…for the recent comments about A CERTAIN MEASURE OF PERFECTION.
It’s not as though it has sold a million copies or anything (it was never going to be that sort of book). So, it is really appreciated when someone contacts me to question me about it, Roger Brierley etc….
Source: Doctrine of Election (1)
English Reformations: Religion, Politics, and Society under the Tudors by Christopher Haigh Edition: Paperback Price: £32.00 12 of 12 people found the following review helpful 5.0 out of 5 stars England’s ‘interrupted and difficult’ Reformation, 15 Aug. 2008 Edit Review Delete Review This review is from: English Reformations: Religion, Politics, and Society under the Tudors […]
Evidence for spectacle manufacture on the European mainland goes back to the island of Murano in the Republic of Venice – at least as far back as 1284. The term ‘roidi da ogli’ (standard Italian: ‘vetri da occhi’) is found for the first time in 1300. A person wearing spectacles seems to have been depicted for the first time in 1352 by Tomasso da Modena (1325 – 1379) in which Cardinal Hugh of Provence was depicted reading in the Chapter House (traditionally, the place of reading – hence the name) of the Monastery attached to Treviso’s Basilica of San Niccolo. We know that in fifteenth century Florence spectacles were easy to come by and that greater quantities of manufacture in the city were making them relatively cheap.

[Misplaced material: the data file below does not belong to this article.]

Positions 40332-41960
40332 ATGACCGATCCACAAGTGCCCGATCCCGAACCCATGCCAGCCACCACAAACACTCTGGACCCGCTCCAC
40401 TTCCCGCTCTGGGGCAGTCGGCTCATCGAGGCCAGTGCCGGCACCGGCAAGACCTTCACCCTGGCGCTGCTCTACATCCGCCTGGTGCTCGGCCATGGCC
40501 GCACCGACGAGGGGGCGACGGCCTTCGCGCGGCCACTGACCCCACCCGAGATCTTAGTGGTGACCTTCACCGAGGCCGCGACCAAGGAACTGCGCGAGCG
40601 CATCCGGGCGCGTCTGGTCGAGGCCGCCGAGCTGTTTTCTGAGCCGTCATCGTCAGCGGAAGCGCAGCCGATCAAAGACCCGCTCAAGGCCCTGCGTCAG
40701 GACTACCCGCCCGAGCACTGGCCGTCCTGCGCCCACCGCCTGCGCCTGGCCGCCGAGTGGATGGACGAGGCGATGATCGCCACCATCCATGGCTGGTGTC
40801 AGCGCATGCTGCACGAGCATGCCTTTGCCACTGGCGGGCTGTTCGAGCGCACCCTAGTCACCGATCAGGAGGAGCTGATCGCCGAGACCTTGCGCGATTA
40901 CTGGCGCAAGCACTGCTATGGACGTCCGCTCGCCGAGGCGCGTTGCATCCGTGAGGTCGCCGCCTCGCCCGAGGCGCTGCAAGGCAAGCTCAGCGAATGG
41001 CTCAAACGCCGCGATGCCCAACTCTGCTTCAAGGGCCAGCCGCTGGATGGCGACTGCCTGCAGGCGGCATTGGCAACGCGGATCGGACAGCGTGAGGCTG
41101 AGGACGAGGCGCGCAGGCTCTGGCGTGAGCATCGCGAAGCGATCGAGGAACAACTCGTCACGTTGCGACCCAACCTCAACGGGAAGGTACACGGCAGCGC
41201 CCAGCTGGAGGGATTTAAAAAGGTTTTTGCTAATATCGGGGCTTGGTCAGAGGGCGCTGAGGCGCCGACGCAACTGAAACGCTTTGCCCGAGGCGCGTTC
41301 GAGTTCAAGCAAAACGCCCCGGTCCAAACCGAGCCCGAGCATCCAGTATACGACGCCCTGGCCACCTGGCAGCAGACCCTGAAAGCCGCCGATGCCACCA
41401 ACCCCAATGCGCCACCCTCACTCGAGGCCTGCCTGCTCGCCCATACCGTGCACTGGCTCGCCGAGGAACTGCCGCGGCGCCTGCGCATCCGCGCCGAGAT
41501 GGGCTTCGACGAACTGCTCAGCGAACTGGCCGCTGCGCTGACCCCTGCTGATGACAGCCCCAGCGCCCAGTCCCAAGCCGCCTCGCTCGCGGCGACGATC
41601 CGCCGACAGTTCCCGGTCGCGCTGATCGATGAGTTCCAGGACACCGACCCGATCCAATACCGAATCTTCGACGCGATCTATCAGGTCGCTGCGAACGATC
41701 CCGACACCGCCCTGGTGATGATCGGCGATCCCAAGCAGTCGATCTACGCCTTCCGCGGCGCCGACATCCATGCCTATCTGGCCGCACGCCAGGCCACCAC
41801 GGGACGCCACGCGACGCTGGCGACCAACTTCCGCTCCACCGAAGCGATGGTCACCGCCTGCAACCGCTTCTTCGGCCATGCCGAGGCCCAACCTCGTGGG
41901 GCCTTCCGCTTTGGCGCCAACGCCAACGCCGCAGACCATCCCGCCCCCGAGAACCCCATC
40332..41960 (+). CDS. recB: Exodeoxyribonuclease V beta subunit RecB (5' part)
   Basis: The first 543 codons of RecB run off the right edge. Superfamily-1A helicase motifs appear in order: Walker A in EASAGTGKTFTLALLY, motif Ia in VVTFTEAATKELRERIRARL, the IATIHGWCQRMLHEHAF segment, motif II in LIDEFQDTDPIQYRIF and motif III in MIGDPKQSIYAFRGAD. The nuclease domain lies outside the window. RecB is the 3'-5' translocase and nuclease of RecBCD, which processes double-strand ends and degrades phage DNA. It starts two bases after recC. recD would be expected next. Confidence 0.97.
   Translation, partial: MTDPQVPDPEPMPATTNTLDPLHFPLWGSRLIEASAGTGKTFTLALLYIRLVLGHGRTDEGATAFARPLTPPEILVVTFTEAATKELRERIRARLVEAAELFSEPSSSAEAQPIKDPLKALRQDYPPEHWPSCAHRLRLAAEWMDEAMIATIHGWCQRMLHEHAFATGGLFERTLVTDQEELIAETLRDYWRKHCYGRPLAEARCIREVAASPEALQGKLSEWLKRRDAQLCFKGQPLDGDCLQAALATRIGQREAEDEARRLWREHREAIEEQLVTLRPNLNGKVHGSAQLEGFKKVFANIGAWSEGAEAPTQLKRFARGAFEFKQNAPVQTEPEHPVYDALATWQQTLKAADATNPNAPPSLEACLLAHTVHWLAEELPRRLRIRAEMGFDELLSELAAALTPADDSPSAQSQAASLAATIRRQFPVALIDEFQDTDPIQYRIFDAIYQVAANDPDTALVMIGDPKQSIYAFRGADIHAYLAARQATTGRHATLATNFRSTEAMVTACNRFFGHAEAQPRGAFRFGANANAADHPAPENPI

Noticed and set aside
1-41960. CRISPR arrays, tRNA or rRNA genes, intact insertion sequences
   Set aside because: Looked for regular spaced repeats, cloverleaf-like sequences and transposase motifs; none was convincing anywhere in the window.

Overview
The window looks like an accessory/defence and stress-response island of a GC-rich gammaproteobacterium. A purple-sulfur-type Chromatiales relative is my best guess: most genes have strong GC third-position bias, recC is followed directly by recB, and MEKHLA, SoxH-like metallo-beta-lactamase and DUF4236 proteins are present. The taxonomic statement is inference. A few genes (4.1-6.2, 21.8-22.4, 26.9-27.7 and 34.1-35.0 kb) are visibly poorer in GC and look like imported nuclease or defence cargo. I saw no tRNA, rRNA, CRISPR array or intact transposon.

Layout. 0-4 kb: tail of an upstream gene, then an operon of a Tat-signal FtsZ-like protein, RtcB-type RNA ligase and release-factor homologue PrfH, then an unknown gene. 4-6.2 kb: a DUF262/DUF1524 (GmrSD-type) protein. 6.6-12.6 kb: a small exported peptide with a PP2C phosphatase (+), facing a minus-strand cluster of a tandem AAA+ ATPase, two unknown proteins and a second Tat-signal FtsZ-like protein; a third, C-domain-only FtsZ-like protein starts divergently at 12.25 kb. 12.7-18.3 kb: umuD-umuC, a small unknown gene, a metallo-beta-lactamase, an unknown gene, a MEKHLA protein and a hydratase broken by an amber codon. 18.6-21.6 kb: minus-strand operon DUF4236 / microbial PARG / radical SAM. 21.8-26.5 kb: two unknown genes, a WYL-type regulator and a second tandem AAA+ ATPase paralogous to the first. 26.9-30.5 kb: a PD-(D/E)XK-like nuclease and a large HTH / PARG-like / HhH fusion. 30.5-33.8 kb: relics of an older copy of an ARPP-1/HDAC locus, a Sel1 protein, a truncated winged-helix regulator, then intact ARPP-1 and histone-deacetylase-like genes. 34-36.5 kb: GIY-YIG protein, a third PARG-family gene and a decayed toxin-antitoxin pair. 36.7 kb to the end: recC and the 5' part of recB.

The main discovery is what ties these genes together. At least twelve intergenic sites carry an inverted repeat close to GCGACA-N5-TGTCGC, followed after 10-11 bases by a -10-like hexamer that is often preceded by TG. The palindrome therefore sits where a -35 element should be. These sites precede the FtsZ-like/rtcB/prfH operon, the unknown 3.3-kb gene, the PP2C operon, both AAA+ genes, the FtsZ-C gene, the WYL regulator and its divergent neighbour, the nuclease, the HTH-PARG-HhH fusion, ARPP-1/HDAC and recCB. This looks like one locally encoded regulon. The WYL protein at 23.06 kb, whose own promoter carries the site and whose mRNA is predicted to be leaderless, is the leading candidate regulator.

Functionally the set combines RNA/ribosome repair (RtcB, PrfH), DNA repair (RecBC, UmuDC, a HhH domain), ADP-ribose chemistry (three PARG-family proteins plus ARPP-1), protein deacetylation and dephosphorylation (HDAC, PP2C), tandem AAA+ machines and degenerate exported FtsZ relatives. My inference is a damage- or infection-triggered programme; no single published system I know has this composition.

In York, there was one place all the ministry seemed to go to buy glasses…
Foster’s was actually a highly successful stationer and bookseller outlet between at least the spring of 1572/73 and 1616, situated in a street called ‘Bookbinder’s Alley’ or ‘Bookland Road’ over various different points of time (now ‘Minster Yard’). In 1572/73 it was described as a ‘new builded shoppe’ run by the ‘Stacioner’, Anthony Foster.
see the full post:
All the signs are that it is going to a long old afternoon and I won’t be away on time.
But after that I am going to party like it’s 1649…
(if I am not too shattered)
Links to their site…